Ride, Run or Walk from Yarck to Yea
30th August 2014
A misty late winter morning developed into a perfect pre-spring day for the third annual John Wallis Foundation Ride-Run-Walk, a community and fundraising event, held August 30th this year. About 40 cyclists and 15 walkers of all ages and abilities gathered in Yarck for their registration.
Formalities over, cyclists set off on their 26 km section of the Great Victorian Rail Trail. The route took them on a gradual ascent to the historic Cheviot Tunnel with its beautiful entrances, followed by a gentle descent into Yea. The walkers meanwhile were taken to their respective starting points to embark on a stroll of either 9 or 5 km along the same trail, ending at the old railway station in Yea.
On arrival, riders, walkers, marshalls and supporters were greeted by aromas of sausages and hamburgers sizzling on the barbecue, organised by the Yea community and funded by the St Patrick’s Race Club.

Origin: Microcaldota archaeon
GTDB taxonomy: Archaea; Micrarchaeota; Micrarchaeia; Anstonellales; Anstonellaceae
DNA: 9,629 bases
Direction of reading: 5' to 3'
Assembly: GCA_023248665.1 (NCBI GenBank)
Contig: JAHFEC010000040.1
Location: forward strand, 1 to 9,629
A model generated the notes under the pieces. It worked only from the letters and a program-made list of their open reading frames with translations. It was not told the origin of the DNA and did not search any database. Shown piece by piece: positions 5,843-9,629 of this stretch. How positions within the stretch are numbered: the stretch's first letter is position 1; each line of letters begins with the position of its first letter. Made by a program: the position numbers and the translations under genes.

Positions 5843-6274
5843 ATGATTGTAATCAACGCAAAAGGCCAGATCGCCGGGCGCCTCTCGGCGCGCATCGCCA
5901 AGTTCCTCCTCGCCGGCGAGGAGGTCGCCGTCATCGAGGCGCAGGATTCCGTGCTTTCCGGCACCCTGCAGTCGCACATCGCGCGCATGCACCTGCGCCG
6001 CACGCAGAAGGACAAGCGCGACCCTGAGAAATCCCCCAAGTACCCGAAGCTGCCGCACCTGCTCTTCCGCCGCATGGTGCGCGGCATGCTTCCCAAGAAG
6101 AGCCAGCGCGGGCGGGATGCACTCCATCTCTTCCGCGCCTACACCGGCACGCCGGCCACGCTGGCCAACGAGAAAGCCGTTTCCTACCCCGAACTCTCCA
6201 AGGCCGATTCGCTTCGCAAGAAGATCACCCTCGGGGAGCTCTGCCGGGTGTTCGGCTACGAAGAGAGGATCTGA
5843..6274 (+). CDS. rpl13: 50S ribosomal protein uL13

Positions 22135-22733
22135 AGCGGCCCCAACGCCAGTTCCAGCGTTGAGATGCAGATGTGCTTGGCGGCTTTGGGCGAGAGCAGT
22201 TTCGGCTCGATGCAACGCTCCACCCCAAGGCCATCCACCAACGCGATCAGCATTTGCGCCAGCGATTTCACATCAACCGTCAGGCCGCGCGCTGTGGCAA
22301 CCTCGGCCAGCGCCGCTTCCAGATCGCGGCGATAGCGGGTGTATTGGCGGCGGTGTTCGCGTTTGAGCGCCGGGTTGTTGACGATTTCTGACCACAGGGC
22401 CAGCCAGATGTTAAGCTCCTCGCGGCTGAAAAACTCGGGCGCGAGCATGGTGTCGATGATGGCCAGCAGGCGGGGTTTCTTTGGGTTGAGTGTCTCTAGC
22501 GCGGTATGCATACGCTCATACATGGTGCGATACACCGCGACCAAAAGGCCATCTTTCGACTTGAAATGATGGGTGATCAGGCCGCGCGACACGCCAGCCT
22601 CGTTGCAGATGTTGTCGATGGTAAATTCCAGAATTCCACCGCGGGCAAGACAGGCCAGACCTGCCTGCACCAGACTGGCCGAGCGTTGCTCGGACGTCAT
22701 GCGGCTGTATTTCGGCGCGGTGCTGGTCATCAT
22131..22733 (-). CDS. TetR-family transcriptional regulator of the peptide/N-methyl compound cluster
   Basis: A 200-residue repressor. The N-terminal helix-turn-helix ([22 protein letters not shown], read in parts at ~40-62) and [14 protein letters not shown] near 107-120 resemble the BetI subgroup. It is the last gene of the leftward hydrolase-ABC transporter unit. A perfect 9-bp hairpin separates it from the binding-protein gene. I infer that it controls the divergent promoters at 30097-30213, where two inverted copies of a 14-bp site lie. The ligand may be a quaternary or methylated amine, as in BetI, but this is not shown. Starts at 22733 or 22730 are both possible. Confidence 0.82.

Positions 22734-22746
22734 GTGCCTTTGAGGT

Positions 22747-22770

The Yea community nurtured the life and faith of young John Wallis, founder of Missionary Sisters of Service. Its friendship and hospitality has become proverbial among the Sisters, the John Wallis Foundation and participants of this annual event, something which we appreciate with gratitude.
POPE FRANCIS AND AUSTRALIA'S SOCIAL JUSTICE AGENDA
Frank Brennan SJ delivers the 2013 John Wallis Memorial Lectures
“We need to proclaim the Gospel on every street corner, preaching the good news of the kingdom and healing, even with our preaching, every kind of disease and wound.” - Pope Francis
“What a Jesuit; what a Pope; what a man!”
Erudite, thought-provoking and a robust advocate for justice in Australia, Fr Frank Brennan SJ, delivered the 2013 John Wallis Memorial Lecture, Pope Francis and Australia’s Social Justice Agenda, in Tasmania in October. The John Wallis Foundation in association with Guilford Young College, in Hobart, and the Emmanuel Spirituality and Pastoral Centre, in Launceston, presented the lecture on October 24 and 25, respectively to almost 200 people.
Fr Brennan skilfully wove the diverse strands of the Missionary Sisters of Service, the John Wallis Foundation, justice, the Australian context, Pope Francis and the Jesuits into a masterful address of inclusiveness and universality that left the audience uplifted and enthused, strengthened and supported.
“It’s still early days in Pope Francis’ pontificate, but I think he has opened up a vast new panacea and not just for Catholics,” Fr Brennan said.